British Transport Secretary Grant Shaps announced that Boeing 777s with engines such as those of a US airline that caught fire over the weekend will be temporarily banned in the UK.
Monday’s announcement comes two days after United Airlines Flight 328 suffered an engine failure shortly after it left Denver, Colorado International Airport, en route to Honolulu, Hawaii. Large chunks of the engine fell on yards, fields, and homes in neighboring Broomfield, Colorado. There were no reports of injuries on the ground or on board the flight, which was carrying about 240 people. The pilot managed to safely return to Denver.
The aircraft was powered by Pratt & Whitney 4000 series engines.
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According to the British Civil Aviation Authority, the country’s airlines do not operate aircraft with such engines. Foreign airlines operating such aircraft will not be able to enter British airspace for the time being.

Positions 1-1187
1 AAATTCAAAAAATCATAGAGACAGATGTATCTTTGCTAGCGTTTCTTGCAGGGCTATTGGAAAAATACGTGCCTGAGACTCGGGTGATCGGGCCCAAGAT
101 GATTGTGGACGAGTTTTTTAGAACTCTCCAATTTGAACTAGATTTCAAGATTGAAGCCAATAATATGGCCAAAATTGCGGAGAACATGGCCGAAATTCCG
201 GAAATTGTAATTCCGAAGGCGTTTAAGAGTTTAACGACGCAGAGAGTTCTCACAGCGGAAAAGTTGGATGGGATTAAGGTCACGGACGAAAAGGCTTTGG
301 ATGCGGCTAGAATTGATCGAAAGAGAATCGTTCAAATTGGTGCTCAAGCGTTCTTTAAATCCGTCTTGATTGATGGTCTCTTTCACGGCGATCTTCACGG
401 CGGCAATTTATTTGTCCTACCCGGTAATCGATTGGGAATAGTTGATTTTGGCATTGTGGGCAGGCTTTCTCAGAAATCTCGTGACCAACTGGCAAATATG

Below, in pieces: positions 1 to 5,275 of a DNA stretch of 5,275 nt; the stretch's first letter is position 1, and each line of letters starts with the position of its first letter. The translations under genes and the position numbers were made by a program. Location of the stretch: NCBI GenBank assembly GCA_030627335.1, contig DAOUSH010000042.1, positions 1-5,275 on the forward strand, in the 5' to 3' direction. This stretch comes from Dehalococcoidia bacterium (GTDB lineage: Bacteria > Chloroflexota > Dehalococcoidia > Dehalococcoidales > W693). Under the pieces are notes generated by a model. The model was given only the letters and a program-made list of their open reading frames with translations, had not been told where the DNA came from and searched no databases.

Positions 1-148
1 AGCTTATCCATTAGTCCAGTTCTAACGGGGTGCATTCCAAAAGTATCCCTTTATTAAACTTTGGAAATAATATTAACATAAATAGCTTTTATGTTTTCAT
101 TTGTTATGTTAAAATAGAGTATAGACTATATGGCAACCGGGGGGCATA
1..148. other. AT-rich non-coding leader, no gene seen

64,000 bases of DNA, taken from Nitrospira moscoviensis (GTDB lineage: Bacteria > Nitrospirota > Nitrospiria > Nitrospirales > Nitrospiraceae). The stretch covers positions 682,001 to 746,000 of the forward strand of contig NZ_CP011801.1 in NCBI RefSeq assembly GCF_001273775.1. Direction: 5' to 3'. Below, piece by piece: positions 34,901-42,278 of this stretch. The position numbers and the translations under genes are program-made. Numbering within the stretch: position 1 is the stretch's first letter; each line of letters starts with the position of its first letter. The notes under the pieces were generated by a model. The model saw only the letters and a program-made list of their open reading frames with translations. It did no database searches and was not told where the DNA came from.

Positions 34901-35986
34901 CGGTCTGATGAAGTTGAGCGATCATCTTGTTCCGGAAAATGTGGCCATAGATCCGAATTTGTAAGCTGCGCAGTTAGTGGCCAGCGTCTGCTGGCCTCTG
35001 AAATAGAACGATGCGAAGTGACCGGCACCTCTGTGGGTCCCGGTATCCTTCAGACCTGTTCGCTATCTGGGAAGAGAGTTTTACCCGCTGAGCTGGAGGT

“Following the Pratt & Whitney 112-4000 engine accident on a Boeing 777, we have discontinued the use of this configuration in UK airspace,” the CAA said in a statement. “No UK airline is using it. It is operated by airlines in the US, Japan and South Korea, as the authorities have also discontinued its use.”
United American Airlines also announced that it will act “voluntarily and temporarily” to stop 24 Boeing 777s. “We will continue to work closely with regulators to identify any additional steps,” the airline said on Twitter.
The US National Transportation Safety Board (NTSB) reported: “The initial inspection of the aircraft indicates that most of the damage was confined to Engine No. 2, with minor damage to the aircraft. The aircraft is still being examined and documented.”
The NTSB also says that cockpit flight data and sound recording boxes have been transferred to its laboratory in Washington for analysis.
The US Federal Aviation Administration, or FAA, has also called for “extensive inspections” of Boeing 777s with specific Pratt & Whitney engines.